As far as I know, there's not a particular time required by the FMCSA rules that you are required to log for these inspections. It's generally accepted that you allow a minimum of fifteen minutes for your pre-trip inspection. It's tough to convince an officer that you did a thorough inspection in five minutes. Some people don't log a post trip inspection and never seem to have any issues when they go through an inspection with an officer. Others insist it must be logged. I am not aware of any FMCSA rule requiring it.

If your company has a policy on this you should go with what they say.

Pre-trip Inspection:

A pre-trip inspection is a thorough inspection of the truck completed before driving for the first time each day.

Federal and state laws require that drivers inspect their vehicles. Federal and state inspectors also may inspect your vehicles. If they judge a vehicle to be unsafe, they will put it “out of service” until it is repaired.

CSA:

Compliance, Safety, Accountability (CSA)

The CSA is a Federal Motor Carrier Safety Administration (FMCSA) initiative to improve large truck and bus safety and ultimately reduce crashes, injuries, and fatalities that are related to commercial motor vehicle

FMCSA:

Federal Motor Carrier Safety Administration

The FMCSA was established within the Department of Transportation on January 1, 2000. Their primary mission is to prevent commercial motor vehicle-related fatalities and injuries.

What Does The FMCSA Do?

  • Commercial Drivers' Licenses
  • Data and Analysis
  • Regulatory Compliance and Enforcement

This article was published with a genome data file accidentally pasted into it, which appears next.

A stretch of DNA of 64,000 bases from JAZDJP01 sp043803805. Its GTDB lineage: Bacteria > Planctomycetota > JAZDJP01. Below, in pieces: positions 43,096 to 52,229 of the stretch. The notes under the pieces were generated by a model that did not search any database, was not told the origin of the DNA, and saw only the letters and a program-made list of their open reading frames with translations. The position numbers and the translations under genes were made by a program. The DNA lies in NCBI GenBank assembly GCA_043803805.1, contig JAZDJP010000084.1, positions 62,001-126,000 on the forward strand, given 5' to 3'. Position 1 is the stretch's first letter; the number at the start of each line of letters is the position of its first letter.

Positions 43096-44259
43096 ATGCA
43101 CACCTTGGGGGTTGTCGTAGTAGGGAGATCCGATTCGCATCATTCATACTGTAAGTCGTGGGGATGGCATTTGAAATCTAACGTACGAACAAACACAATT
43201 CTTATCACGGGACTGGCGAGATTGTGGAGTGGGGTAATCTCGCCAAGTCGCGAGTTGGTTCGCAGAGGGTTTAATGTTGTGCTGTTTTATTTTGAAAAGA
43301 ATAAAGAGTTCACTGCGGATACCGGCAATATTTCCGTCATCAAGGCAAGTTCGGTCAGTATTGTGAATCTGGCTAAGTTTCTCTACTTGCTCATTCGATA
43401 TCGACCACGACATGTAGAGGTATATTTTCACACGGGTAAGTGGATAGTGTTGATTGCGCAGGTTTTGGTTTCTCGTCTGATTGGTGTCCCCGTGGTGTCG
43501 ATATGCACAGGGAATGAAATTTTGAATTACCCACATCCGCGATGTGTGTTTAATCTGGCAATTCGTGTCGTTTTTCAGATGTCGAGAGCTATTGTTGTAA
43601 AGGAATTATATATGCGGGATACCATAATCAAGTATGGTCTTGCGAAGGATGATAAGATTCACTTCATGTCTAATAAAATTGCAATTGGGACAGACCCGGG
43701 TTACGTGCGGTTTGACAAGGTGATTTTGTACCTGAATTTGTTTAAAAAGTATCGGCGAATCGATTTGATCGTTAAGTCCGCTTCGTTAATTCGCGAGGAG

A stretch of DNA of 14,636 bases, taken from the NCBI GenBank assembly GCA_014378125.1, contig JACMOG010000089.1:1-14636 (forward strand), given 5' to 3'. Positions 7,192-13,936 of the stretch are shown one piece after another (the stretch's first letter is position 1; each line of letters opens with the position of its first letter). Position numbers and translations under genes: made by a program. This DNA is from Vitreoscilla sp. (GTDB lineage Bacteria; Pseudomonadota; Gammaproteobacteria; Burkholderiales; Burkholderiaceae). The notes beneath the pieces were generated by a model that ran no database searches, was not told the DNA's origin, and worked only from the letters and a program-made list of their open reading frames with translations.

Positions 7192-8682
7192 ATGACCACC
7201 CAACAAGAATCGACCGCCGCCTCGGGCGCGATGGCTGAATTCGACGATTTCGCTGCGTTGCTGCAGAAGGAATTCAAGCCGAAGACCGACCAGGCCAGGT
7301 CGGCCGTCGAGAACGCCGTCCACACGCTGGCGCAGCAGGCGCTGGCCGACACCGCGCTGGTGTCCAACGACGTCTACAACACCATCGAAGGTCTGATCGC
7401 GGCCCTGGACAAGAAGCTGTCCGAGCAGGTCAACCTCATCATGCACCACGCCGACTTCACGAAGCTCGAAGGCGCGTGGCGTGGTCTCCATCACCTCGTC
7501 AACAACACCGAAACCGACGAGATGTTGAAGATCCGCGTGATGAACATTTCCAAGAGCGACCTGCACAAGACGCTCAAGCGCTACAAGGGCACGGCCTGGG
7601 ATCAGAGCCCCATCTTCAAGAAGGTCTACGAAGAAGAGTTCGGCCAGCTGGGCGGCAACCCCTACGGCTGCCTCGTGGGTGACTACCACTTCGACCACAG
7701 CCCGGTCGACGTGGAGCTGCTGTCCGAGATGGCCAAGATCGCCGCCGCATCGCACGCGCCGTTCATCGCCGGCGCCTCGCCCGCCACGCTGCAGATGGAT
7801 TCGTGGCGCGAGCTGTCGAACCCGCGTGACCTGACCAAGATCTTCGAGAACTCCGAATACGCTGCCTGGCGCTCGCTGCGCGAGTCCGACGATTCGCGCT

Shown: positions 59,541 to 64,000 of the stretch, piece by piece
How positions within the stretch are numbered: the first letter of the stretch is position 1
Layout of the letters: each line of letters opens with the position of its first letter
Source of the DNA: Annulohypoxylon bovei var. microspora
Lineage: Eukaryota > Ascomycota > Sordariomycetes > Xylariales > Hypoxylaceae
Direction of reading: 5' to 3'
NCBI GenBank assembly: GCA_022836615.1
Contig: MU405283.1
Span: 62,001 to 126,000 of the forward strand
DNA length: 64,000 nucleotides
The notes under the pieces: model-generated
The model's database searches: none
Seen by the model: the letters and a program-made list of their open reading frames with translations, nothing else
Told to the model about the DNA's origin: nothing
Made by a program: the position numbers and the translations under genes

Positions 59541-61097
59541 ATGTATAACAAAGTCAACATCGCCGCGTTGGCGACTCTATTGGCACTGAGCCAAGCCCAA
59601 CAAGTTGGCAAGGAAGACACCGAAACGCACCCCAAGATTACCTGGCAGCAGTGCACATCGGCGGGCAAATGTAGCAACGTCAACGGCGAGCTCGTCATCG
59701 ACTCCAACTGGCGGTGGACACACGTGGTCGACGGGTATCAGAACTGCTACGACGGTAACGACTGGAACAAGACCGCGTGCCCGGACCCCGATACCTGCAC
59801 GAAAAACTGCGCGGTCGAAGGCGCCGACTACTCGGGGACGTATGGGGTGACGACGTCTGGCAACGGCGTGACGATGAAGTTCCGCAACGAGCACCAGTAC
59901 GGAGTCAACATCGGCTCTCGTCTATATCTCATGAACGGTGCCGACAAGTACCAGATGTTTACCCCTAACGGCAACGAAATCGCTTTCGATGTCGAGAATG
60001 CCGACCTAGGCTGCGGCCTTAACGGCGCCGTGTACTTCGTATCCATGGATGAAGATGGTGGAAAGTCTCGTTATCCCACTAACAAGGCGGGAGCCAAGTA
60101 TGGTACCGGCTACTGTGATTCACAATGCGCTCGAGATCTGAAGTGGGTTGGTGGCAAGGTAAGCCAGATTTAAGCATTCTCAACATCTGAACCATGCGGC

• Research and Technology
  • Safety Assistance
  • Support and Information Sharing

DOT:

Department Of Transportation

A department of the federal executive branch responsible for the national highways and for railroad and airline safety. It also manages Amtrak, the national railroad system, and the Coast Guard.

State and Federal DOT Officers are responsible for commercial vehicle enforcement. "The truck police" you could call them.

Fm:

Dispatcher, Fleet Manager, Driver Manager

The primary person a driver communicates with at his/her company. A dispatcher can play many roles, depending on the company's structure. Dispatchers may assign freight, file requests for home time, relay messages between the driver and management, inform customer service of any delays, change appointment times, and report information to the load planners.
Joel D.'s Comment
member avatar

So recaps are something that can help extend your drive time, if you needed it.?

PlanB's Comment
member avatar

No

You can log a maximum of 70hrs working during a rolling 8 day period. So whatever time you spent working 8 days ago, you get that time back.

Working on recaps means each day I'm working with that time I've "recapped" from what I worked 8 days ago.

You are still bound by the 14hr on duty and 11hr drive time restrictions.